Personally, I’ve experienced a noticeable improvement in my mental state after taking cold showers, especially when I’ve been sitting at my desk for a long time. It’s quick refreshment that helps me stay on top of my game.
9. Improved Lymphatic Function
Cold water immersion and other forms of deliberate cold exposure have been shown to improve lymphatic function. The lymphatic system is crucial in the following ways:
- Maintaining your body’s fluid levels
- Reducing edema/swelling
- Maintaining healthy blood pressure
- Fighting off bacteria, viruses, and other pathogens
- Absorbing fats and proteins from your intestine.
Interestingly, studies suggest that combining cold therapy with applied pressure can boost your lymphatic function. Let me explain,
A study found that people had a significant increase in lymph flow (p < 0.01); when they tried combined cold therapy and pressure. Yes, it’s a big deal.
It means that toxins can be flushed out efficiently, muscle fatigue reduced, and excess fluid from the body drained. The benefits of cold water just keep on going!
10. Improved Sleep
How can cold therapy improve your sleep? Wouldn’t it make you feel more alert and awake?
Yes and no. Your welcome!
Ok, but it seriously depends on the person and how cold adapted they are.
If you are someone who has built up a high tolerance for these extreme environments, it can help transition your body from alertness (sympathetic state) to relaxation (parasympathetic state), resulting in a slower heart rate. You have probably heard how keeping your room cooler at night can aid in a better night’s rest—same concept.
Now, if you are a newbie or your physiology is more impacted by these cold temperature, you want to engage in cold water therapy earlier on in your day.
Dr. Andrew Huberman has some valuable advice on this topic. He suggests that engaging in short-term cold exposure in the morning or early afternoon is the best approach to avoid interfering with your circadian rhythm. Since your core body temperature is the coldest in the morning time, it won’t shock your body as much, nor interfere with that natural cycle.
11. Improved Skin Health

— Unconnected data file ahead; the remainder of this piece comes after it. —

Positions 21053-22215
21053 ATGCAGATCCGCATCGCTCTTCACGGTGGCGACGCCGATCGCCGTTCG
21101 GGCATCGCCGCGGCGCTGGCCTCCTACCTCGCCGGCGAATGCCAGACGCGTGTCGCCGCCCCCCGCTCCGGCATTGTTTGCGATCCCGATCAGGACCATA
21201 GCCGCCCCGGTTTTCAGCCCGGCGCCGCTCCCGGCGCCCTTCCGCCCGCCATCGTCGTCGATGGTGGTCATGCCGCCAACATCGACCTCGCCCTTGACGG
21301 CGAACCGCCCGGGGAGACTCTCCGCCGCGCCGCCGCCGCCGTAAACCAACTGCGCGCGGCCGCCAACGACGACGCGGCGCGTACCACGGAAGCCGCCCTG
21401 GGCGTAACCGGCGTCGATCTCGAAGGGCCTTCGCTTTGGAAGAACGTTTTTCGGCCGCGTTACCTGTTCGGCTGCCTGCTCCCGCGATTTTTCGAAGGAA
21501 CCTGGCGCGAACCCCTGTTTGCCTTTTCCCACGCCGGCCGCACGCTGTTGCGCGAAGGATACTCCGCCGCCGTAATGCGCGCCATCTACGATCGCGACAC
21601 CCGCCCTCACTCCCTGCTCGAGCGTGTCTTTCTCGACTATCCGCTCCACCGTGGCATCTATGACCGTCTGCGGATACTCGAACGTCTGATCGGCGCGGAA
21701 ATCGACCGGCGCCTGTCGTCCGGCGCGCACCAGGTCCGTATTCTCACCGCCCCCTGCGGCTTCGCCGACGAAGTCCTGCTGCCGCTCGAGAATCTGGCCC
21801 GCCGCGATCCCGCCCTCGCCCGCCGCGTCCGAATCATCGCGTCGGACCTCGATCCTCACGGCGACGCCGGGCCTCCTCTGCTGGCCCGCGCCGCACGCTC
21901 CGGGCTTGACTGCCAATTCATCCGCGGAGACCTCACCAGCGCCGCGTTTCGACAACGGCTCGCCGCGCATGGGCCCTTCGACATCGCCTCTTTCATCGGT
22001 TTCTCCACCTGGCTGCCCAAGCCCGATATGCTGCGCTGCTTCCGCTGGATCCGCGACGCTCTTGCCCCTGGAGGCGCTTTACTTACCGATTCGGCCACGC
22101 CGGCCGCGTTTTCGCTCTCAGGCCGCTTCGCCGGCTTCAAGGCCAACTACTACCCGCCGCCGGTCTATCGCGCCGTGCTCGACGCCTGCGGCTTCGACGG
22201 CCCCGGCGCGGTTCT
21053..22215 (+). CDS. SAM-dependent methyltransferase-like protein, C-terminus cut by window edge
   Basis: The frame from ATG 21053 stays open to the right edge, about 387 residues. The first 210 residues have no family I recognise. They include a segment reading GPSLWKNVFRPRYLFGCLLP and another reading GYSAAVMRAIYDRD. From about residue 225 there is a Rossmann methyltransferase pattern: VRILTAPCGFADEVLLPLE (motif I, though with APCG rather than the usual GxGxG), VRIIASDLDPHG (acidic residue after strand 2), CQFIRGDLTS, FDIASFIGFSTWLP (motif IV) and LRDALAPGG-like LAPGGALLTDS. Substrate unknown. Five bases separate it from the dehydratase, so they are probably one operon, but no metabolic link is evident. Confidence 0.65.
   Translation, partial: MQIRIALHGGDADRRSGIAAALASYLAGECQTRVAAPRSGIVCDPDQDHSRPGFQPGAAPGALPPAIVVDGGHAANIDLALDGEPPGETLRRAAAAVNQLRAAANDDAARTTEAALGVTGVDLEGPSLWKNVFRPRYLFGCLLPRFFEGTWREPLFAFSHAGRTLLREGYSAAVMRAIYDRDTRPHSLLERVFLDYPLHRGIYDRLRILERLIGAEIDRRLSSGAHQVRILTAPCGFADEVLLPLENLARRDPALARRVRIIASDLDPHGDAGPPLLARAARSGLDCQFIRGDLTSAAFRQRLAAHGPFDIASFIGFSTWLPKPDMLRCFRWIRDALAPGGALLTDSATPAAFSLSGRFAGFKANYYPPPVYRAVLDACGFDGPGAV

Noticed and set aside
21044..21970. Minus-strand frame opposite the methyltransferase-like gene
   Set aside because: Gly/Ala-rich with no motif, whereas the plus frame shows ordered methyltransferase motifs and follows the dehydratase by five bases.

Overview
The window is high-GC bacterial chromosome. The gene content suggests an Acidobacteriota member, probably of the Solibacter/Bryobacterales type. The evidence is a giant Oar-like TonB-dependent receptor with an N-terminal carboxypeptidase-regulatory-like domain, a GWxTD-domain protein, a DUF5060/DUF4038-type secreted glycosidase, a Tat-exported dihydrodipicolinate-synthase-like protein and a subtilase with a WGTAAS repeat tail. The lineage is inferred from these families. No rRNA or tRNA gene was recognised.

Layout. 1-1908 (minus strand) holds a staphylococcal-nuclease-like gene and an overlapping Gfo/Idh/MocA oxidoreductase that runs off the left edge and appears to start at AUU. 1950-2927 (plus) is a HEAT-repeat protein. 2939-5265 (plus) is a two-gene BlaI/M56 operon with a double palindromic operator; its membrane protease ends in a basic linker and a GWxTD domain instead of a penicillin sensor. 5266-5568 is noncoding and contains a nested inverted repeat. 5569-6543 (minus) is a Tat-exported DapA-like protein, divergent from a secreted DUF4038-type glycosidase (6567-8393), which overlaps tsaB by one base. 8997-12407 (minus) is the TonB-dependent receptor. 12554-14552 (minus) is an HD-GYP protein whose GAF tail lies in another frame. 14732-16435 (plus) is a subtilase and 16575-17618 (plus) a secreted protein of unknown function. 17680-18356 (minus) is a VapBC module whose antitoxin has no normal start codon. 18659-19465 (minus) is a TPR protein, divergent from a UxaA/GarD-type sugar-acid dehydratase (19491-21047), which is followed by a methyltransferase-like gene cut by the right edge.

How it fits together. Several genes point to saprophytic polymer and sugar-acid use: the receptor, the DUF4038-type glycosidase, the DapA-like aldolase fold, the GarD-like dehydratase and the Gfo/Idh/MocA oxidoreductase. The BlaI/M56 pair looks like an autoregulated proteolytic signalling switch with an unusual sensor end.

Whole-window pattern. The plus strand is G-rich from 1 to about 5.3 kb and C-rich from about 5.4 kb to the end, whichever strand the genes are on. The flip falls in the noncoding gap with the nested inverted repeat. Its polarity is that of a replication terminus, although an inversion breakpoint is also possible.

There is still research to be made on the correlation between cold exposure and skin appearance.
Cold temperatures tighten cuticles and pores (this prevents them from clogging) and can prevent the skin from being stripped of natural oils. These two things already significantly impact your skin’s appearance.
As discussed previously, cold can also reduce inflammation. So If you struggle with puffiness or redness, face cryotherapy may be something to consider.
12. Increased Will Power
Building and maintaining willpower is challenging, especially regarding new habits. I mean, those Oreos are calling your name and it’s a little bit too cold to go to the gym, just go tomorrow!
No shame; we all have struggled with this at some point. There was a period in my life when I dealt with binge eating. I tried everything to stop myself from engaging in the urges, but none of them seemed to work for me.
I committed to taking a cold shower every time I would get an urge to overeat.
Let’s just say, that urges subsided. Then I started doing cold exposure voluntarily, it gave me a great start to the day, and also helped me increase my resilience in other areas of my life.
Though research is lacking in this area, many people, including myself, have benefited firsthand from this tool to help break habits and cycles.
13. Wound Healing Acceleration
Cold water immersion may help your wounds and heal faster and accelerate the overall recovery process. How?
When cold temperatures are applied to a wound, blood vessels constrict, increasing blood flow, and minimizing bleeding. The cool temperatures can also relieve pain and overall numb the wound temporarily.
Cold therapy may also stimulate the release of immune cells (aka, help regenerate tissues and close the wound.)
15. Reduced Muscle Spasms
I have never personally dealt with muscle spasms, but I can imagine they are no fun.
Luckily, cold therapy may be a natural and effective solution for some to help reduce those spasms. Exposing your muscles to cool temperatures has a calming effect on the nerves that cause excessive contractions.
So, by using cold packs or trying out ice massage techniques, you can relax your muscles, ease those spasms, and restore normal muscle function.
Whether you’re dealing with exercise-induced muscle spasms or chronic conditions, cryotherapy can be a beneficial technique for effectively managing muscle spasms.
16. Improved Circulation
At some point, you have probably heard of the importance of circulation. Get the blood flowing, improve heart health, accelerated wound healing, etc. So I won’t bore you with the details.
A study conducted by researchers in the Journal of Athletic Training observed ten healthy adults who underwent a 30-minute contrast water therapy session.
One lower leg was submerged in cold water while the other remained above water.
The study showed that contrast water therapy enhanced circulation and increased oxygen levels in the muscles of the submerged leg.
Enhanced circulation means more waste gets eliminated from the body. As a result, organs, muscles, and tissues benefit from improved blood flow, leading to better overall health. What are you waiting for? Get plunging! Just kidding… check with your doctor first.